I have to take exception to the method given for the frosting though. I followed Dan's instructions and ended up with lumps of cornflour (and cocoa) that I couldn't satisfactorily get rid of. I decided to give up and start again rather than risk lumps of uncooked cornflour in my icing, very annoying. Thinking about it, I should have thought that this might happen. When I was being taught about cornflour, I was told to slake it in a little cold liquid before adding it to hot to prevent lumps forming, as you would when making (Bird's!) custard. So I repeated the icing, slaking the cornflour in 50ml of the milk, adding the cocoa and mixing that in too (difficult!) and then proceeding. This was far more successful!

The icing is really weird - it reminded me of making these chocolate custard muffins - you're making a cooked icing and the cornflour causes it to thicken to a very thick consistency - very odd!!! But rather delicious!

Use the icing while still warm, as it is much easier to use that way.

This was an absoutely amazing cake - rich and fudgy and oh so gloriously chocolatey!!! The frosting was actually a really good choice - it tasted quite treacly on its own, but combined with the soft, sweet chocolate cake it was the perfect soft, gooey partnership.

An amazing cake, perfect for a celebration, perfect to mark the end of chocolate week! I've really enjoyed baking and eating all these chocolate treats, and I hope you've all enjoyed reading about them!

Friday, 14 October 2011

Thick Chocolate Oat Crunch Biscuits

Theme of the week - yes, Chocolate Week continues - so much chocolate, so little time....

As a change from cake, I fancied sweet, crunchy biscuits but naturally these had to incorporate chocolate in some way. Instead of incorporating the chocolate into the biscuit, my recipe said to dip the finished biscuits into chocolate - who am I to argue?

I'm so in love with oaty flavours at the moment - oats for me are a warming, comforting flavour, perfect for autumn baking and perfect in this traditional crisp biscuit. I sort of want to call these cookies, because then my American readers will know clearly what I'm talking about, but actually, this recipe comes from the National Trust Teatime Baking Book, and really, what could be more British than that? So really, these are biscuits, but in the very English sense of the word (so a cookie if you're in America, and possibly a biccie for my Australian readers?). Anyway, what really matters is that these are absolutely smothered in a thick layer of chocolate.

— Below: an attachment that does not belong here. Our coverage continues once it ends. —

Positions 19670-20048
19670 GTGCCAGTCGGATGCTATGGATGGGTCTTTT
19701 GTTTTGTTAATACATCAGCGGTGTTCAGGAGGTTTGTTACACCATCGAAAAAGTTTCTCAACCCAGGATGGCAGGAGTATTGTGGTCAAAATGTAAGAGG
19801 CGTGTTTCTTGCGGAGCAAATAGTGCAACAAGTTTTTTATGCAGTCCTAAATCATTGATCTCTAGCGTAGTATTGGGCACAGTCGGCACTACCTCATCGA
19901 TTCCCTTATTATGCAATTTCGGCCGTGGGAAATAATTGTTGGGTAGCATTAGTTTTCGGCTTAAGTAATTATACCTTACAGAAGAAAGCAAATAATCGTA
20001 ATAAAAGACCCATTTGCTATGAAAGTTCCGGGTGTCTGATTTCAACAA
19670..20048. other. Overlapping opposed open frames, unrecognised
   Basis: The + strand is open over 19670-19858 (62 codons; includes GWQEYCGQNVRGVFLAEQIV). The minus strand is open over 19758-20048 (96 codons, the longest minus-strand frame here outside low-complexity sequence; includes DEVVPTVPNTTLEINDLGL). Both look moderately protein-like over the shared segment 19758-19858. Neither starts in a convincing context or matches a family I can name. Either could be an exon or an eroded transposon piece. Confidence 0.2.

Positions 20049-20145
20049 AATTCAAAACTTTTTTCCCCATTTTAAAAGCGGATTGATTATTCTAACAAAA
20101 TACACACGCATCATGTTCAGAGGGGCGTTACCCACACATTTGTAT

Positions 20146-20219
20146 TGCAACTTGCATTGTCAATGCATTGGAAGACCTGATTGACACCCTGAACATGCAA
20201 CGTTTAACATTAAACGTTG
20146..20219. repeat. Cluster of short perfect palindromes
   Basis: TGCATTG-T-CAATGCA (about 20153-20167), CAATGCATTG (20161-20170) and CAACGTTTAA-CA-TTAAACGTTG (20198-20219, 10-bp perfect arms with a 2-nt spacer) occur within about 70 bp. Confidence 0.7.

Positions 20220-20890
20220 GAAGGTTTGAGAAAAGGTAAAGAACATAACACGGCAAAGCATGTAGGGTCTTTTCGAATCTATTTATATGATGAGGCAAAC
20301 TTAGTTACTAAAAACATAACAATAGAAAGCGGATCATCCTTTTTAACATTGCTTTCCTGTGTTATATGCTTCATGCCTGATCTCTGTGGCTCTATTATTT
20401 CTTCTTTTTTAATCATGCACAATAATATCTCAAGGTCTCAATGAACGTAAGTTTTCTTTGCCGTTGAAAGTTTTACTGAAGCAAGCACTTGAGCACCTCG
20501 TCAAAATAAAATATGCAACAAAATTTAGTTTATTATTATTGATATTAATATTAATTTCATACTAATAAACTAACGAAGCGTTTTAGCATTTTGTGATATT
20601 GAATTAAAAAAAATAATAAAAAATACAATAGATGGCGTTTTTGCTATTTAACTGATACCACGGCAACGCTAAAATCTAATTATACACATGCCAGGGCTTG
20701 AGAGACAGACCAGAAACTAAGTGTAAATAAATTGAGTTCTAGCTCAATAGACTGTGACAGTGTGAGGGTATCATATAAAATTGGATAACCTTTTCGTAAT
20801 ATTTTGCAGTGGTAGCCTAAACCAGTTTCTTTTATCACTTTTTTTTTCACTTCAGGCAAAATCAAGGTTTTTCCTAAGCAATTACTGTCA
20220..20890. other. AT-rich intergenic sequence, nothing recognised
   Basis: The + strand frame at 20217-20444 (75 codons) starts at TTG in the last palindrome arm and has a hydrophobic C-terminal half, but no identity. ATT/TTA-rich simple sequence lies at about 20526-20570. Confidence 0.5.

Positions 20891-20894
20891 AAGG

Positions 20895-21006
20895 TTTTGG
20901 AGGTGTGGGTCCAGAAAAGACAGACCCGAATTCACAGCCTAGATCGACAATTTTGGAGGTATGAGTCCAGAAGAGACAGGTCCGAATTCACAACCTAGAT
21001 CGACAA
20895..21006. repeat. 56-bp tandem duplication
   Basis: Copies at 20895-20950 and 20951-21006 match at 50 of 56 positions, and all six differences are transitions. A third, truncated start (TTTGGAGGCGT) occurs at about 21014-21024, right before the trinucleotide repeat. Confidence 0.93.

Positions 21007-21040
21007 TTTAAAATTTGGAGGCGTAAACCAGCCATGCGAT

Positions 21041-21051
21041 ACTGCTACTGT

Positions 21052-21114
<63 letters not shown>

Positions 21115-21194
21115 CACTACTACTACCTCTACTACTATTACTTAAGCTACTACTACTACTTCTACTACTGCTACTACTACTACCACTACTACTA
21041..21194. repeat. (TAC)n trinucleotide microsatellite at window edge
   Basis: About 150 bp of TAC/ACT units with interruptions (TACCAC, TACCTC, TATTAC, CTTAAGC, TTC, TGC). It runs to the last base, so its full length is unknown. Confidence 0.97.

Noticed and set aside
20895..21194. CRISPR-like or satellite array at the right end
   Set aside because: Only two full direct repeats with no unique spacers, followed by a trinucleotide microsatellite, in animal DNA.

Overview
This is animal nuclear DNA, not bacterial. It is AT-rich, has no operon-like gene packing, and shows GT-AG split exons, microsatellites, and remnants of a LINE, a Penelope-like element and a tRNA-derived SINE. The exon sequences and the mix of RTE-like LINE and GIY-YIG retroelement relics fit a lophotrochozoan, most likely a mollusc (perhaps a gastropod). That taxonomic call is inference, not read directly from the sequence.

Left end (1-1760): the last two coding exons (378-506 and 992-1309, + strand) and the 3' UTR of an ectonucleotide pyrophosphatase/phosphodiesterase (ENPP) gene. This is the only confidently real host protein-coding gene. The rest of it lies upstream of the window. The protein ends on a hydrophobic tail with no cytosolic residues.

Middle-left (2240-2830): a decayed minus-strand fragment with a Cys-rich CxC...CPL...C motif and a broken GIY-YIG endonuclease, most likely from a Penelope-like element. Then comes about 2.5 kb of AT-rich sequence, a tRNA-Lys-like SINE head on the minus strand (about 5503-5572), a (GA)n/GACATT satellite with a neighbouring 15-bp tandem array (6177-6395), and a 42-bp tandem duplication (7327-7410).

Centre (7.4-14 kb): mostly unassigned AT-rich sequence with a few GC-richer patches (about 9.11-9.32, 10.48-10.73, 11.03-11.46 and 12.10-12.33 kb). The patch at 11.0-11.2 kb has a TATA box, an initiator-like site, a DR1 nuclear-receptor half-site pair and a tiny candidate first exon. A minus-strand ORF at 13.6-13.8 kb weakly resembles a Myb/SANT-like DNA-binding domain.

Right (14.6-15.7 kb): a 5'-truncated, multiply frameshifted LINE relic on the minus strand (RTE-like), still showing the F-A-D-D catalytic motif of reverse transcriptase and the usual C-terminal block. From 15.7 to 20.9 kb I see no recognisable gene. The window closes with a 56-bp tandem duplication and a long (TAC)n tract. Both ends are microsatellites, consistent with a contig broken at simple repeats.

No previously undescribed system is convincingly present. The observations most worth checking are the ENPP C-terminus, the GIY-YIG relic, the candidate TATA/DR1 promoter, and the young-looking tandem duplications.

If you search chocolate recipes on this blog you will see that I predominantly favour dark chocolate. I did used to love milk chocolate but went off it a number of years ago. However, I know that many people do not share my love of bitter chocolate, so I decided to appeal to those milk chocolate lovers out there and dip in milk chocolate for these.

Slightly adapted from the National Trust Teatime Baking Book, I give you....

Chocolate Oat Crunch Biscuits
100g butter, softened
100g caster sugar
1 tsp golden syrup
100g self raising flour
100g porridge/rolled oats
1/2 tsp bicarbonate of soda

For coating
200g milk chocolate (or dark or white, to your wish!)

- Preheat the oven to Gas 2/150C. Line a baking tray with silicon parchment.
- Cream the butter and sugar and syrup until light and fluffy.
- Add the other ingredients and work together - it will all form eventually, but mine was a little crumbly - it doesn't really matter, you don't need a smooth ball of dough.
- Form the mixture into balls the size you desire - the original recipe says it makes 16 biscuits, I made about 30.
- Place on baking tray, spaced a little apart, but they don't spread too much. Press down lightly with your hand to squash them a little. Bake for 20 minutes until pale golden. Longer will give you crunchier biscuits.
- Allow to cool completely on a wire rack.

-When cool, melt the chocolate in a narrow but deep container (a cup or small bowl) and dip the biscuits in, swishing around to half coat them well.
- Place on greaseproof/parchment paper and allow to set.